Childrens' Book Philosophy 10: Owl at Home on the impossibility of bilocation

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Owl’s house had an upstairs and a downstairs. There were twenty steps on the stairway. Some of the time Owl was upstairs in his bedroom. At other times Owl was downstairs in his living room. When Owl was downstairs he said, “I wonder how my upstairs is?” When Owl was upstairs he said, “I wonder how my downstairs is getting along? I am always missing one place or the other. There must be a way,” said Owl, “to be upstairs and to be downstairs at the same time.” “Perhaps if I run very very fast, I can be in both places at once.” Owl ran up the stairs. “I am up,” he said. Owl ran down the stairs. “I am down,” he said. Owl ran up and down the stairs faster and faster. “Owl!” he cried. “Are you downstairs?” There was no answer. “No,” said Owl. “I am not downstairs because I am upstairs. I am not running fast enough.” “Owl!” he shouted. “Are you upstairs?” There was no answer. “No,” said Owl. “I am not upstairs because I am downstairs. I must run even faster.”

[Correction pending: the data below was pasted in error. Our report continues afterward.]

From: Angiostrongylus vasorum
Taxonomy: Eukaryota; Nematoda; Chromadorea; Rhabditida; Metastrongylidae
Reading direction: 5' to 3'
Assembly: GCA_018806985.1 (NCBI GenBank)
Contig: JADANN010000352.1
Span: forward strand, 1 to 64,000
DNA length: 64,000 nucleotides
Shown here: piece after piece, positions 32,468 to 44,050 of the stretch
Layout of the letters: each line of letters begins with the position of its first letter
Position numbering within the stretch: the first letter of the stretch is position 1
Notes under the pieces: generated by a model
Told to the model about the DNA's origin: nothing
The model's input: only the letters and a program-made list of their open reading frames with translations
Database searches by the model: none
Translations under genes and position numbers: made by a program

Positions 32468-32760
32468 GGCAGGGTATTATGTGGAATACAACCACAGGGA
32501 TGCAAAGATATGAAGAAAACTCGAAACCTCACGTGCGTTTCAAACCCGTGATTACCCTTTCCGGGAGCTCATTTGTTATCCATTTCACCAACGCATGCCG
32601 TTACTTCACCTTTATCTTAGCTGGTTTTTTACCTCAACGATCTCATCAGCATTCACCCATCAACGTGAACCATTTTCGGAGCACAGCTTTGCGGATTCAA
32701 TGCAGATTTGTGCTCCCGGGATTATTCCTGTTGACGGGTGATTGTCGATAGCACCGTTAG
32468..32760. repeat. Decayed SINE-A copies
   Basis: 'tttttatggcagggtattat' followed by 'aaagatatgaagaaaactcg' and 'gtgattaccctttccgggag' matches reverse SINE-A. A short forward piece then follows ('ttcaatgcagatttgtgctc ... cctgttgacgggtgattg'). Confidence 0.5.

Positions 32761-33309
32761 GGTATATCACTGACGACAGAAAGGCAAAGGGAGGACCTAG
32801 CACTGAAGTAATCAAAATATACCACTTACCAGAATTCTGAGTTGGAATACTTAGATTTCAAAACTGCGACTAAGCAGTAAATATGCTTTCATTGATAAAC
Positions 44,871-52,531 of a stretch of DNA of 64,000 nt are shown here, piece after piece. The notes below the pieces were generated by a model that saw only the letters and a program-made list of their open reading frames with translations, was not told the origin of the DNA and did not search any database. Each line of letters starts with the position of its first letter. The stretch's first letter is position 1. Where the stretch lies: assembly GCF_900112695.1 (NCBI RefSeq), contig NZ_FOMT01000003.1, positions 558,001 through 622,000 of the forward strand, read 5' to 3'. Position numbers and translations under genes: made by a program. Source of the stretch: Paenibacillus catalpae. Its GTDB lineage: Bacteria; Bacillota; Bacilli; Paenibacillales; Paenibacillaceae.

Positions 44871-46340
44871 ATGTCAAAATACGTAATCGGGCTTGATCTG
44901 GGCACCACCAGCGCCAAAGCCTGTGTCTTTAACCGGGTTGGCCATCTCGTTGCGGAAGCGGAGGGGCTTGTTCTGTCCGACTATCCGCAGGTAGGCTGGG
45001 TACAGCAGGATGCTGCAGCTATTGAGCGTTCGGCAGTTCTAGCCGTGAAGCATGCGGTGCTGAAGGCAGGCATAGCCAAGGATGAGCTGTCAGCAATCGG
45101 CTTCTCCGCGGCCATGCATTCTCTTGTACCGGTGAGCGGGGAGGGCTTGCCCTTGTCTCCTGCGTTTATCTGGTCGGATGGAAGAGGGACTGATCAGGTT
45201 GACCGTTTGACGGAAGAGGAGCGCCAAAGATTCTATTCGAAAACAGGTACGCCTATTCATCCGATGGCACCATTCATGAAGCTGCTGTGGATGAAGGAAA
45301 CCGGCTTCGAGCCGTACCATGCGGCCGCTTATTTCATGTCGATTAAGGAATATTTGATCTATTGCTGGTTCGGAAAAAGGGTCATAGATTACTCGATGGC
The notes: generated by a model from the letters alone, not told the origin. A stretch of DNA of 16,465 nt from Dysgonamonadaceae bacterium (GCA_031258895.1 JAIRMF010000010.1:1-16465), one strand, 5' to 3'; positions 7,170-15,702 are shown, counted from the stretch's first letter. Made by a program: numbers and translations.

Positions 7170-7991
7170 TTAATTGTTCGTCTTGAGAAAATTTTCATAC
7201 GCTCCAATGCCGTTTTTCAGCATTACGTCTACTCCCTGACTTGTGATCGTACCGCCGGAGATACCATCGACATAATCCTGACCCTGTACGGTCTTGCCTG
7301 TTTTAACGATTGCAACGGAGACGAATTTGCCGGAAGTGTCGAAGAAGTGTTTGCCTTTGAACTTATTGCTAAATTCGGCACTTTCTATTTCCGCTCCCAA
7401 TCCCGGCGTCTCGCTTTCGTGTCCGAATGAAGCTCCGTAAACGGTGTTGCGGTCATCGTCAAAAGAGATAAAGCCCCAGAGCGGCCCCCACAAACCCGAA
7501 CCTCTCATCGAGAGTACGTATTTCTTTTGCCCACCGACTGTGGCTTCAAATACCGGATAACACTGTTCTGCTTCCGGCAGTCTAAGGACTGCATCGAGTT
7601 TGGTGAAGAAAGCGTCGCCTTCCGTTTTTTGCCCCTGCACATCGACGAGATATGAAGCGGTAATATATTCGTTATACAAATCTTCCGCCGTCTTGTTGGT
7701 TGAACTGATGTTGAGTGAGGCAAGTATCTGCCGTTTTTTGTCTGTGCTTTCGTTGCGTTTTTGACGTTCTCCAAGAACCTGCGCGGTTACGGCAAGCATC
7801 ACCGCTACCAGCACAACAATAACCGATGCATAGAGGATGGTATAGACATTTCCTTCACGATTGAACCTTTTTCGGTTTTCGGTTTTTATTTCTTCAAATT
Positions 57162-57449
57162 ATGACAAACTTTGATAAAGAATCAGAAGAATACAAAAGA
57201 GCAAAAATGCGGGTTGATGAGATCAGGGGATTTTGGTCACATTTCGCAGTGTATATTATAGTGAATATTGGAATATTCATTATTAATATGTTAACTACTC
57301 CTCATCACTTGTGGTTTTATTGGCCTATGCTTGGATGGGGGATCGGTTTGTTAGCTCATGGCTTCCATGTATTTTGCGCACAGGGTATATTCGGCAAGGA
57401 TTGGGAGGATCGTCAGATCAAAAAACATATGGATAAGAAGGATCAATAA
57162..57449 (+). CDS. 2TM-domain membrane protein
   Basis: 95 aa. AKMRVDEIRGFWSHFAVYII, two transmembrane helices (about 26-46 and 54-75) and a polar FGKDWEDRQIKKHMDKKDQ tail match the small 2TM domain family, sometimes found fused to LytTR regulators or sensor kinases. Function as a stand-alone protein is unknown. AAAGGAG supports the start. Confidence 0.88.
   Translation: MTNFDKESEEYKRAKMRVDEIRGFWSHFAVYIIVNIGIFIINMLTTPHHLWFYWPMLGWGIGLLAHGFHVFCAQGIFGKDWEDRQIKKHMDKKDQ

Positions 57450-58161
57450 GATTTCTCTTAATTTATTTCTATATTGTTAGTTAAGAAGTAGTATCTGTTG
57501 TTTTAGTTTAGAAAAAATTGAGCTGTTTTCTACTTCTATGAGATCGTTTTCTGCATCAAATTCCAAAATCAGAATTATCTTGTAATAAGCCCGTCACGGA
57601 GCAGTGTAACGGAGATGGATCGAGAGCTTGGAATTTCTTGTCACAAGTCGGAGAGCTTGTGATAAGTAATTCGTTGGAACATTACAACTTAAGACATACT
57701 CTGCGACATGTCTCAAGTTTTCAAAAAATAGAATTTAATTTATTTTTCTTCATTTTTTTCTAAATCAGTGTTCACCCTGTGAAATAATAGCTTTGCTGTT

- From A. Lobel, "Owl at Home"

And here is a suggestion for using another story from this book to teach philosophy to children.

Mujaahid on 31 March 2014

Owl needs to get himself a

Owl needs to get himself a discontiguous body. Like Mr. Potatato. That'll solve his problems.

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